Mr Samuel Awuku Okudzeto, a member of the Council of State, has criticised the National Democratic Congress (NDC) and the New Patriotic Party (NPP) for conspiring to prevent the passage of the Right to Information (RTI) Bill into law.
He said the two major parties’ members of Parliament had dominated the Legislature for the past 25 years since the country returned to constitutional rule and, thus, described their actions as a “conspiracy theory” meant to deny Ghanaians access to critical information.
“None of the two political parties want transparency, otherwise they would all have ensured the passage of the RTI Law because all the countries around us have it,” he stated.
Mr Okudzeto, an astute lawyer and former Chairman of the Public Account Committee of Parliament, made the remarks when contributing to a discussion on transparency in petroleum resource management, during the presentation of the 2017 Petroleum Transparency and Accountability (P-TRAC) Index Report by the Institute of Economic Affairs (IEA) in Accra, on Tuesday.
The RTI Bill has been in the shelves for almost 18 years.
He said the Members of Parliament had misconstrued the RTI Bill as a matter for the press, saying; “It is a complete misunderstanding of what that law is about, the law has nothing to do with the press”.
Mr Okudzeto said the right to information is the right of the citizens because the people voted them to Parliament and, therefore, had the right to know what is happening, and citizens must insist on the passage of the law.
“Now information in this country is secret that people hold to the chest and even when you write to a minister to enquire about something if you are lucky, you will get an acknowledgement,” he noted.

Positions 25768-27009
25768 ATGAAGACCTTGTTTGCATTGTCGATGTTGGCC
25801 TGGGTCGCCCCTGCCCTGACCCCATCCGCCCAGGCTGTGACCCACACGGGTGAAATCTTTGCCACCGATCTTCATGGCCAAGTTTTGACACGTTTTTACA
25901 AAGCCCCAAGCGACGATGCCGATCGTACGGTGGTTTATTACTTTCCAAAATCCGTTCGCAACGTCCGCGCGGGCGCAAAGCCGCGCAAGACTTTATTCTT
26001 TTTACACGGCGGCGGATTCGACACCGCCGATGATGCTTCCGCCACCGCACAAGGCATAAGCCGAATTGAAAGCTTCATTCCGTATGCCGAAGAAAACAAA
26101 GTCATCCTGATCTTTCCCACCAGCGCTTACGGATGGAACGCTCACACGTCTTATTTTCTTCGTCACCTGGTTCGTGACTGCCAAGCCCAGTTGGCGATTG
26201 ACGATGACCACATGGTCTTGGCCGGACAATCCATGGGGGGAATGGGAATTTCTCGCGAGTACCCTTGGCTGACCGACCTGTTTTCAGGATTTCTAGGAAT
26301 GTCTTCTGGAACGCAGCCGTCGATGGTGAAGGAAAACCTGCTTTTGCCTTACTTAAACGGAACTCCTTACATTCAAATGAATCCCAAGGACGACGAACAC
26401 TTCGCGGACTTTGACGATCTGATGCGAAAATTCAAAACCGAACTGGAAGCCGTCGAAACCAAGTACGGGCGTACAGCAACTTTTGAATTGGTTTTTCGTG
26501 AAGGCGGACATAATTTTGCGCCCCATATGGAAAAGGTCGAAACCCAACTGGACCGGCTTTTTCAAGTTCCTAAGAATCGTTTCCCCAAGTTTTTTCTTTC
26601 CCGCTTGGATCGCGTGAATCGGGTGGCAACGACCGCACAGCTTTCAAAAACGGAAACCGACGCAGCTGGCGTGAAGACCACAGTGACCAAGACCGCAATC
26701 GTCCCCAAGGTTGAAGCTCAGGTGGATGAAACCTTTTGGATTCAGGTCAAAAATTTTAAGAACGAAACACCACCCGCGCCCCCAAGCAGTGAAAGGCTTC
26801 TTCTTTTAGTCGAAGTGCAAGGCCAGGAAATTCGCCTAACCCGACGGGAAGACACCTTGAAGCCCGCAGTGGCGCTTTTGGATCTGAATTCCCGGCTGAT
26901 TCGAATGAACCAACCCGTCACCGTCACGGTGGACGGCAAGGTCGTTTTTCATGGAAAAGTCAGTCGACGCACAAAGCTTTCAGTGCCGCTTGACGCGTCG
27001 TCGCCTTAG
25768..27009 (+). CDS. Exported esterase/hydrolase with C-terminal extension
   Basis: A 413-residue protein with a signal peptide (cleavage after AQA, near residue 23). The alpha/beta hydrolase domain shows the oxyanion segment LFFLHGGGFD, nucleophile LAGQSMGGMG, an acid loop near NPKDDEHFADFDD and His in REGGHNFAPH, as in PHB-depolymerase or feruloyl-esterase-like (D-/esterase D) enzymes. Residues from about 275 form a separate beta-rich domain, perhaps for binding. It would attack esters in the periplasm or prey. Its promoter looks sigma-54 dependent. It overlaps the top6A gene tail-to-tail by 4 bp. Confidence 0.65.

Mr Okudzeto said Parliament was supposed to build its capacity to scrutinise petroleum contracts in order to prevent corruption in the sector.
He stated that Parliament had the Public Account Committee, with the mandate to call institutions put in charge of the management of petroleum revenues for questioning and insists on doing the right thing.
Professor John Asafu-Adjaye, a Senior Research Fellow at the IEA, expressed worry about the country spending the petroleum revenues on so many projects, which failed to make the needed impact on the citizens.
He said petroleum revenues should be expended on projects that fit in with the national development goals, instead of spending them thinly on so many projects.
The IEA’s P-TRAC Index project, which started in 2011, provides quantitative indicators to track progress in the governance of the oil and gas sector aimed at promoting transparency and accountability in the sector.
According to the IEA, the methodology used for conducting the P-TRAC Index followed conventions proposed by the Extractive Industries Transparency Initiative (EITI) and the World Bank’s Guide on Resource Revenue Transparency.
The Index was based on four aspects of the oil and gas value chain, namely; Revenue Transparency, Expenditure Transparency, Contract Transparency and Management of the Petroleum Funds.